We should all picket outside their main office, and get some new people in there. These people obviously need to be replaced..I mean what are they thinking anyways! Do they know how unhappy we are with their efforts?
    Such an easy task you’d think they could get it right.
    Also known as “I’d like to see you take their jobs and do better”

  88. Also remember, back in the day, the rate at which buildings were built was MUCH slower, they had more time, as the demand was not as great.
    We’ve needed to switch from making hand made ferrari’s to making production line Ford Tauruses. There’s needs world wide and those needs are trying to be met ASAP. Members want buildings, they want temples…no, they need buildings and temples, and they need them now. Ask someone who is without either if they want it now, or should we just take the time to design a brand new builing so they will need to wait even longer….what you think these members will pick?

    Do you really feel the tithing funds are being used foolishly, and that the department is not trying to get buildings made for members as fast as they can while meeting standards? *shakes his head*

  89. And there is a reason no one in the community uses our buildings for music and concert events like all other churches do – it’s because the acoustics are terrible. (It’s hard to feel and invite the spirit when you can’t hear the choir.)

    Ummmm … no.

    It’s because when you have three wards using the same building, there aren’t any *openings* in the time slots for anyone to have a concert or music event.

    And acoustics? Please. Here in Texas, the megachurches have terrible acoustics. Most of their members like our Church design.

  90. Jonathan K. says:

    #86 – What does an ugly temple or church have to do with the Lord? Do you think that my opinion of our buildings has affected my relationship with God?

    #87 – I never questioned anyones intentions. My only thought is that everything would be easier WITHOUT a centralized building department – especially since the church is so large now. Why not let the local architects do their job? By spreading it to the professionals all over the world, we can build as much or little as we like.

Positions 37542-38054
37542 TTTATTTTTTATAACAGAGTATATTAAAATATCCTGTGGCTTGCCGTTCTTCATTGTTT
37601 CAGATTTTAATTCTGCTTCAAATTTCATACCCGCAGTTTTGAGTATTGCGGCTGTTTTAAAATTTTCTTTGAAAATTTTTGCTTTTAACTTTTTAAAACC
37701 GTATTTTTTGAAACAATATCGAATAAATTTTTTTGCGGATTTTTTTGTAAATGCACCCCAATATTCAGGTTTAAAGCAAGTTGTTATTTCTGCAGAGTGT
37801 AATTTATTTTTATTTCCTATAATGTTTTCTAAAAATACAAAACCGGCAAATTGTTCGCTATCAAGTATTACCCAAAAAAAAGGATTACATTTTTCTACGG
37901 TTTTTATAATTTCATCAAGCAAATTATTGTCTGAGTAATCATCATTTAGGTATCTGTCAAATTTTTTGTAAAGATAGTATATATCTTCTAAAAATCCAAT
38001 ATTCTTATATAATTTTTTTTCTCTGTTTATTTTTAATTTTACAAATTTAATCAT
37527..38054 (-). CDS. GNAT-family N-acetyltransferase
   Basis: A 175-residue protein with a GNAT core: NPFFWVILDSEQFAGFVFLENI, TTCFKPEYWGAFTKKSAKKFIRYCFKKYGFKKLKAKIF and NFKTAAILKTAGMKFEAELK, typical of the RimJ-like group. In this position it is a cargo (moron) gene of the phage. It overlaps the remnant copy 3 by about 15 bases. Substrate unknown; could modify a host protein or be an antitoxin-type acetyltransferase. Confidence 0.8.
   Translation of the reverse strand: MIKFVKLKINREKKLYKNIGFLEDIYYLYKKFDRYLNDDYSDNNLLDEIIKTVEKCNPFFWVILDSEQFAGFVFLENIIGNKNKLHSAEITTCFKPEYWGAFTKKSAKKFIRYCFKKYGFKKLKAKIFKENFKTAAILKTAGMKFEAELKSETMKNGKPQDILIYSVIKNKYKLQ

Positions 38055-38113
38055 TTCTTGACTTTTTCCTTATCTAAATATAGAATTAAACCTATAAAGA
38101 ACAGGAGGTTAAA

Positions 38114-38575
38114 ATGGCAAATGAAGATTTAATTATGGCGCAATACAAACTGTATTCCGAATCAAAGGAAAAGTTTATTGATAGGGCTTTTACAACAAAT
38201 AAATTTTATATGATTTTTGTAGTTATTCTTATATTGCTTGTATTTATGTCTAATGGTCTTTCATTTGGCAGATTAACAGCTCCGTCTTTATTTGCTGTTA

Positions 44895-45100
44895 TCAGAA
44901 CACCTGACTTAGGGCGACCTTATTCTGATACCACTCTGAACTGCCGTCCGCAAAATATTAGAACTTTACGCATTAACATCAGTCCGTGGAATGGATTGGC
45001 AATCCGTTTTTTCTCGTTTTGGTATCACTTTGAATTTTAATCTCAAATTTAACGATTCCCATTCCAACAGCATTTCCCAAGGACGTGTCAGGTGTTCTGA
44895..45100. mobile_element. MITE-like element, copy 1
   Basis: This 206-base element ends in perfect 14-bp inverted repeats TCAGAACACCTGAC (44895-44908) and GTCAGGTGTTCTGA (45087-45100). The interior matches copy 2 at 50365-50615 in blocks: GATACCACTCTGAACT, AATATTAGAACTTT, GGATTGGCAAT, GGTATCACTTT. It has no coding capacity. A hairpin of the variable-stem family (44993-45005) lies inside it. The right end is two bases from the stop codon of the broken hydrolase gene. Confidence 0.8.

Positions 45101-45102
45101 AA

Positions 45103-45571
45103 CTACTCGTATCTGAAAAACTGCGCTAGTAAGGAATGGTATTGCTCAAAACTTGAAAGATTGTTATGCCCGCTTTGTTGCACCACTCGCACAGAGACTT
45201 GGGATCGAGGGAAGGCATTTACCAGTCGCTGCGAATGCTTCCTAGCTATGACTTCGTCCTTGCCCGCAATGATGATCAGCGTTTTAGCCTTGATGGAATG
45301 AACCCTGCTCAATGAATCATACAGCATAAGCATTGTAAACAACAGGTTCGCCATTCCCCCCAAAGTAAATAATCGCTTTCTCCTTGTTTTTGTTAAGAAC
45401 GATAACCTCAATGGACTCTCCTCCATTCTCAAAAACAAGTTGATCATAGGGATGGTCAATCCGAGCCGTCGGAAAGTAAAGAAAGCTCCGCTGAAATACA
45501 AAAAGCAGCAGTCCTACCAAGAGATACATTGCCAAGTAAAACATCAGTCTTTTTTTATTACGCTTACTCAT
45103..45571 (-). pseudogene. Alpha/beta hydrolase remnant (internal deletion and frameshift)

#88 – I never said anything about tithing funds being used foolishly. And I’m sure they are working as fast as they can at church headquarters. However, a local architect could do it faster because it would be their only commission with the church.

    #89 – The megachurches are now a standard for the church to aspire to? (i.e. because they are terrible, it’s ok that we’re terrible?)

  91. If a local architect could do it faster, do yu not think that church headquarters would have thought of that by now? Wouldn’t HF have said by now “Look, you could get my children to church much faster if you only did this…”
    It like me having no banking experience thinking that i know how a bank should handle their business better.
    I’m sure they know what they are doing up there.
    I’d bet the idea of decentralizing the construction of buildings has been thought of, and it did not happen because it’s less effective, and much harder to verify the spending of tithing money properly.
    Take comfort in the fact that those guys are smart, and have probably thought of nearly all alternatives…and the way it is is the best way.
    If there was a faster, more efficient way…I’m thinking HF would have stepped in by now because that is affecting His children directly.

  92. I’m out of this, guys. It’s going nowhere, and the same old same old is being recycled ad nauseum.

  93. Jonathan K. says:

    #91 You are assuming that I have no experience with architecture and construction. And just because the church is true, I would never assume that it is doing everything the best way it could be done…the church is historically slow to change, and it can always improve in my opinion.

  94. Good call Ray, it’s not.
    The “armchair quarterbacks” of the world just tend to bug me. Those people who assume and believe they’ve got the best way when they have no experience in the matter. I guess we’re now armchair quarterbacking the church offices too.
    That’s my final rant on this topic.
    next?

  95. sorry, no Johnathan I’m not assuming you have no architecure experience. I’m assuming you have no experience working in the churche’s building department.
    Architeculal experience does not translate to knowing how to manage how that department functions.
    That’s all.

  96. Steve Evans says:

    TomGuero, for the love of Pete start spellchecking.

  97. OK this is a site policed by the grammar police. I will pay more attention from now on. My apologies.

  98. #83 — in response to church acoustics: in Houston our stake has a long-time tradition of a joint Christmas concert with the large neighboring Catholic church. We alternate hosting the concert. Though they have a lovely large roundish sanctuary with more space to fit the different perfoming groups, and their space is lovely with a nice stained glass rose window, our building has the better acoustics, hands down.